Thai telco TOT is considering taking legal action against the country's telecom watchdog, the National Broadcasting Telecommunications Commission (NBTC), for enforcing a lower interconnection charge for other operators when accessing the former's mobile networks and contributing to its loss in revenues.
Citing Preeya Danchaivijit, TOT's senior executive vice president, the Bangkok Post reported Tuesday that the telco is looking to reinstate the previous system whereby domestic operators--CAT Telecom, Total Access Communication (Dtac), True Move, and DPC--pay 200 baht (US$6.69) a month per number to access its network for mobile post-paid services. TOT also wants 15 percent of prepaid mobile credit, it added.
The consideration to file a lawsuit against NBTC follows the petition it filed with Thailand's Administrative Court against the interconnection charge rule previously enacted by NBTC's predecessor--the National Telecommunications Commission (NTC). The IC is a per-minute charge levied by a network operator on another to recover the costs of interconnection facilities.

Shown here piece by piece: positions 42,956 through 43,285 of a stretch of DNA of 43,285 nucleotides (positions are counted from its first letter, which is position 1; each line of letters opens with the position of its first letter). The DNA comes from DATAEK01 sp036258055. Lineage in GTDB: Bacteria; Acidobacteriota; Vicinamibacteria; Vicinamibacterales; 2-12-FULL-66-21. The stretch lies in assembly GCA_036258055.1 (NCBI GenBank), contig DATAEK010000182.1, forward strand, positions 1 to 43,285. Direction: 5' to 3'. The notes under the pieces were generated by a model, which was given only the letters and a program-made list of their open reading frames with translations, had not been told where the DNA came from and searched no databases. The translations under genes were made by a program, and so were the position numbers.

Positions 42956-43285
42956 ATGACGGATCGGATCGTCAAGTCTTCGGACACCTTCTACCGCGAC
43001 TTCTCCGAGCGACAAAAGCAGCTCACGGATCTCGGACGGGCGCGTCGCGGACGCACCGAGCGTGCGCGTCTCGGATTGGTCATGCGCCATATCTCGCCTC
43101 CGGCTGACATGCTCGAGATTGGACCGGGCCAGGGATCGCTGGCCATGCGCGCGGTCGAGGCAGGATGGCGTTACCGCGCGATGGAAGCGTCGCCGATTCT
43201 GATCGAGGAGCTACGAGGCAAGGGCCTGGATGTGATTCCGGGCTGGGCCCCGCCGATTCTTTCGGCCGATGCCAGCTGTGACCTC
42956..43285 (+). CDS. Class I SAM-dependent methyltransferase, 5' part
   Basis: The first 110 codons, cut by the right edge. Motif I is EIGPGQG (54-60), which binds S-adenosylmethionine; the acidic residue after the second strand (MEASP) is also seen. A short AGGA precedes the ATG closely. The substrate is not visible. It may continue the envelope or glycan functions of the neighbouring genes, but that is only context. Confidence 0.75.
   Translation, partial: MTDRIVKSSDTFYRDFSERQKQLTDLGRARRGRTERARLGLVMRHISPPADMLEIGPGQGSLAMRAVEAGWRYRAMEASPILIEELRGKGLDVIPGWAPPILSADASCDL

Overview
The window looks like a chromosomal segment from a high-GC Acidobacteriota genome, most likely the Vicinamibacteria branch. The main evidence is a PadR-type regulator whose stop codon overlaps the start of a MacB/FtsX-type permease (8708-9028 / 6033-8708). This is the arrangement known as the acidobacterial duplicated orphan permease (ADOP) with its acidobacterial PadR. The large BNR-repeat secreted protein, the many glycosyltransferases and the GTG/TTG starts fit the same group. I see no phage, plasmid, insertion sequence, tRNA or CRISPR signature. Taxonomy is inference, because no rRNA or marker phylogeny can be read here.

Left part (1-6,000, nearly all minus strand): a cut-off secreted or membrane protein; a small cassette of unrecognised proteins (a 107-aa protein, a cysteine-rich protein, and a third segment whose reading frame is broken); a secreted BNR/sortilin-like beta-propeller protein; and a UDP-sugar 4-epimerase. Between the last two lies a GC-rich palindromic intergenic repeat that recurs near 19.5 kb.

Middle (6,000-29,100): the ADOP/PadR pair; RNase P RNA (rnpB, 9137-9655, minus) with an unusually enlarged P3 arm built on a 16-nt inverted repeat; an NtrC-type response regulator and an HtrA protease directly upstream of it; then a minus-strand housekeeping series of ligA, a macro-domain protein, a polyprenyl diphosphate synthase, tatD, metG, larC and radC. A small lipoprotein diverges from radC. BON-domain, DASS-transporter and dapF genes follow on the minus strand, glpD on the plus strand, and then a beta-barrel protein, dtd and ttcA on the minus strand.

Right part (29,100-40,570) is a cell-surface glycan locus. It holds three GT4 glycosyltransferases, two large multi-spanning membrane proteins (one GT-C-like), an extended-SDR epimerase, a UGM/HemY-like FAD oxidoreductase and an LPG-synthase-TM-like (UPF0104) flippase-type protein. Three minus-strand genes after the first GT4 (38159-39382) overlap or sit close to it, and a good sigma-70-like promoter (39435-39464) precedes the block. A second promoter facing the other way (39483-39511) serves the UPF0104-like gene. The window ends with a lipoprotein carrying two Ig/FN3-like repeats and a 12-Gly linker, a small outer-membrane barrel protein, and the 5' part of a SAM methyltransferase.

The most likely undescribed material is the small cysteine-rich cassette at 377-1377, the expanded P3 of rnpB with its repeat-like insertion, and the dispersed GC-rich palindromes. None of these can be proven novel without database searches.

The NTC regulation allows operators to set different IC rates ranging between 50 satang (US$0.02) to 1.07 baht (US$0.04) per minute, depending on individual agreements.
TOT claimed it had lost as much as 100 billion baht (US$3.34 billion) in revenues since 2003 as a result of the change in rules, the report said.
The telco's hand was likely to be forced by the NBTC, which is looking to institute a new IC pricing of 45 satang (US$0.02) per minute for mobile voice service this month, the Bangkok Post added.
Jesada Sivaraks, the NBTC's vice-chairman secretary, acknowledged that the watchdog is likely to face legal challenges from TOT on the new IC rate.
The new pricing standard will pave the way for NBTC to start granting infrastructure-sharing licenses though, including mobile towers and fiber-optic networks for telecom services by September 2013, Sivaraks explained.
These licenses will also offer both voluntary and compulsory features for infrastructure owners and encourage them to share their networks with existing and new operators alike. It will also encourage telcos to focus on functioning as network service providers rather than operators, he added.
This is not the first time the watchdog has been threatened with legal action by local telcos. In November, two major operators in Thailand who had won the 3G auction, True Move and Advanced Info Service (AIS), threatened to sue the NBTC if it did not issue 3G licenses by mid-January.